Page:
Pupils at an Ellesmere Port school are celebrating after another thumbs up from Ofsted.
The good news for staff and children at Cambridge Road Primary and Nursery came from Her Majesty’s Inspector (HMI) Mark Quinn.
Mr Quinn wrote to head Darryl Pickering after making what is known as a ‘short’ inspection of the school which was rated as ‘good’ at the last full Ofsted inspection in December 2012.
”This school continues to be good,” says the HMI.
He told Mr Pickering: “The leadership team has maintained the good quality of education in the school since the last inspection.
“You and your senior leaders have a good grasp of the school’s strengths and areas for development and you are quick to take action to secure improvement when you identify a need.”
Although a large proportion of children start at Cambridge Road with a range of social and developmental issues, most pupils make good progress in their time at the school and the majority usually leave with the knowledge, skills and understanding they need to go on to secondary school says the inspector.
“You have a strong determination to give your pupils the best experience of school that is possible,” Mr Quinn suggests.
As a result the school has gained recognition through two Quality Marks, one for its work in developing pupils’ basic skills and the other for ensuring that the school has an inclusive approach.
Displays around the school indicate the prominence its gives to the promotion of fundamental British values and to celebrating diversity.
“You also support pupils’ spiritual, moral, social and cultural development well. For example, you provide a wide range of clubs, such as choir, yoga and fencing.
“You also deepen pupils’ understanding of other belief systems, including humanism, through ‘faith weeks’, where visitors enhance the teaching of religious education by discussing their beliefs with pupils,” the HMI believes.
Mr Pickering has dealt with the areas for improvement identified in the last inspection report with 2017 expected to show encouraging results in the numbers of Year 6 pupils reaching the higher levels in national tests, especially in writing and in mathematics, following a dip last year.
There has also been an improvement in making sure that pupils do work that is demanding enough with evidence showing that teachers mostly plan work that is well matched to pupils’ abilities and provide suitably challenging work for the most able.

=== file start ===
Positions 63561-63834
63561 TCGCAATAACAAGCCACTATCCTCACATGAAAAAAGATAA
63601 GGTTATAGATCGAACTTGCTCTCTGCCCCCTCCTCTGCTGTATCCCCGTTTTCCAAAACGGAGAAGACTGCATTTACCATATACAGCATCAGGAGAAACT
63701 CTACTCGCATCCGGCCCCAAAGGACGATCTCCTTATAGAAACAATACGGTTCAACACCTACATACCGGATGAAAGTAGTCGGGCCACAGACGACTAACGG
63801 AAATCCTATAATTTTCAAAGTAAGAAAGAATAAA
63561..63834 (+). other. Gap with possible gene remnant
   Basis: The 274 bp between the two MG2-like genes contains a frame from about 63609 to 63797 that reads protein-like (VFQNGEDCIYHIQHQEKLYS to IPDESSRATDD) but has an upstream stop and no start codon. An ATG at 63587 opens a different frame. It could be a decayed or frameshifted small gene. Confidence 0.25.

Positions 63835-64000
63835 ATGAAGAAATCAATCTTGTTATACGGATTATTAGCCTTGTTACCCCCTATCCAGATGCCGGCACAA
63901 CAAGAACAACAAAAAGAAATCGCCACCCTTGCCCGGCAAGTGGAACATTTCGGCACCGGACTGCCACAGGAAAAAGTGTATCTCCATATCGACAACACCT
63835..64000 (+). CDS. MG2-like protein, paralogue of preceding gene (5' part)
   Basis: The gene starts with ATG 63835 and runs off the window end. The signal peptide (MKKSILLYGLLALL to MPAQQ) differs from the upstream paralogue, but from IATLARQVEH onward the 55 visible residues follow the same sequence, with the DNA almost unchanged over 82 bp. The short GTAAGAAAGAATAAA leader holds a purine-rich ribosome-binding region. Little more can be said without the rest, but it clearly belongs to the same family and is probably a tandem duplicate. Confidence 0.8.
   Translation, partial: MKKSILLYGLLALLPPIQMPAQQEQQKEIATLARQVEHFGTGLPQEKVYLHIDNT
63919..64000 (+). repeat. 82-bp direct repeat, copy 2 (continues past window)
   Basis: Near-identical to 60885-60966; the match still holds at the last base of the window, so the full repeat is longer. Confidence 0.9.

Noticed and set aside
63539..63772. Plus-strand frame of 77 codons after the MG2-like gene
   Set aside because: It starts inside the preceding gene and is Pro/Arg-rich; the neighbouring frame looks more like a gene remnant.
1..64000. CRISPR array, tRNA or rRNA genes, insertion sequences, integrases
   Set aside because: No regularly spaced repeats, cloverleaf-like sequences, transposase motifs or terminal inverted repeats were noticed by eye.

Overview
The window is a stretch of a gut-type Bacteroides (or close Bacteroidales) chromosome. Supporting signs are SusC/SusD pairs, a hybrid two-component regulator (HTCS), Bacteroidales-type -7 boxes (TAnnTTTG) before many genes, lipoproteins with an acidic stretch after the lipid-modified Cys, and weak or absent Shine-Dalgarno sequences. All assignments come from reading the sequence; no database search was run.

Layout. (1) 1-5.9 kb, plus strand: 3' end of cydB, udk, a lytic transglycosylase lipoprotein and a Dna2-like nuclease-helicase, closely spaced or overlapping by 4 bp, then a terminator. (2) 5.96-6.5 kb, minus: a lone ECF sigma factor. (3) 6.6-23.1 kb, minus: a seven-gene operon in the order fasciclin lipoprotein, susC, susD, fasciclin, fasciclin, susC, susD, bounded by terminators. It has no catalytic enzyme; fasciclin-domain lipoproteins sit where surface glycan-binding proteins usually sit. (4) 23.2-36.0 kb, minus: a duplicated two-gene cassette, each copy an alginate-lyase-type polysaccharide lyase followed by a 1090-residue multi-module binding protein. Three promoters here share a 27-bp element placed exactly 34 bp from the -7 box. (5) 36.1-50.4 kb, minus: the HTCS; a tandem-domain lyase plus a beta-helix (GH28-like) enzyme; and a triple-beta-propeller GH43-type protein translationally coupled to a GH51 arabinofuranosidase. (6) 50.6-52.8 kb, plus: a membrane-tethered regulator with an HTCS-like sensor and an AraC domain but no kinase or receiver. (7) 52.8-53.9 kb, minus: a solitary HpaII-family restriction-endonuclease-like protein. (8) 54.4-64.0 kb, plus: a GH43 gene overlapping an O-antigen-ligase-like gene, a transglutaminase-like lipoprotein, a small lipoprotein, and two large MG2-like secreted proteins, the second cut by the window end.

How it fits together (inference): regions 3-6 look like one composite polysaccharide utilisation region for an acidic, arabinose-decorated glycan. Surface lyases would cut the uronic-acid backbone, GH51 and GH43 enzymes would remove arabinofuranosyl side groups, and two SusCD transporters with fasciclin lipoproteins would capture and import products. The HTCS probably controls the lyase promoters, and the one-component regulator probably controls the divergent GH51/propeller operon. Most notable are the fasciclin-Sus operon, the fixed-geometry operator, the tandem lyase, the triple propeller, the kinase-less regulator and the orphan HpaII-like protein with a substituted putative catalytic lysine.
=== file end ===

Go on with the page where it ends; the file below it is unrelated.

The school has ‘thorough processes’ for checking on the quality of teaching and learning and staff receive training which they say they appreciate.
A group of Year 6 pupils told the HMI they all enjoy coming to school ‘because they learn new things and have fun’.
“They like the opportunities you and your staff give them to broaden their experience of learning, from trips to London to playing wheelchair rugby in ‘sports week’,” the inspector told the head.
Parents made positive responses to Parent View, Ofsted’s online survey and made comments about the good progress their children make and about how approachable staff in school are.
In his findings, the inspector reveals one of his lines of enquiry concerned progress for current children at Cambridge Road including boys and disadvantaged children, in the early years.
He points out that ‘almost all children enter nursery with skills and knowledge below those that are typical for their age’ but finds that youngsters, including boys and disadvantaged children, ‘make strong progress from their low starting points during their time in the early years’.
By the time they leave reception over half of the children are usually ready for Year 1 as the early years leader and her staff teach children effectively and support those who need extra help with their learning.
The school is achieving it highest levels ever in the number of early years children achieving a good level of development and in the number of year 1 youngsters doing well in phonics.
In maths in Year 1 youngsters, including boys, ‘who can barely write numerals accurately at the start of the year’ can confidently add amounts of money and work out change later on while year 6 for 2017 shows a ‘marked improvement’ compared to 2016 in the proportion of pupils achieving the expected standard or better in English grammar, spelling and punctuation which is now above the national average. Although their reading is ‘some way’ below average this is being dealt with.
The school has effective arrangements in place to reduce pupils’ absences including awarding vouchers for high attendance.
“During your time as headteacher attendance has improved overall so that it is now close to the national average,” the inspector told Mr Pickering.
“More recently you have reduced persistent absence for disadvantaged pupils so it is no longer in the highest 10% nationally.
“However you acknowledge that there is more work to be done to try to reduce absence for this group of pupils even further.”
The HMI suggests, among other steps, the school should now ensure it carries out recently devised actions to improve achievement in reading by the end of year 2 and year 6, work to reduce absences further, especially for disadvantaged pupils and provide more opportunities in the early years for children to develop their maths skills.
During his inspection the HMI carried out short visits to the early years and to classes in key stage 1 and key stage 2, scrutinised a range of documents and held discussions with staff governors and pupils among other activities.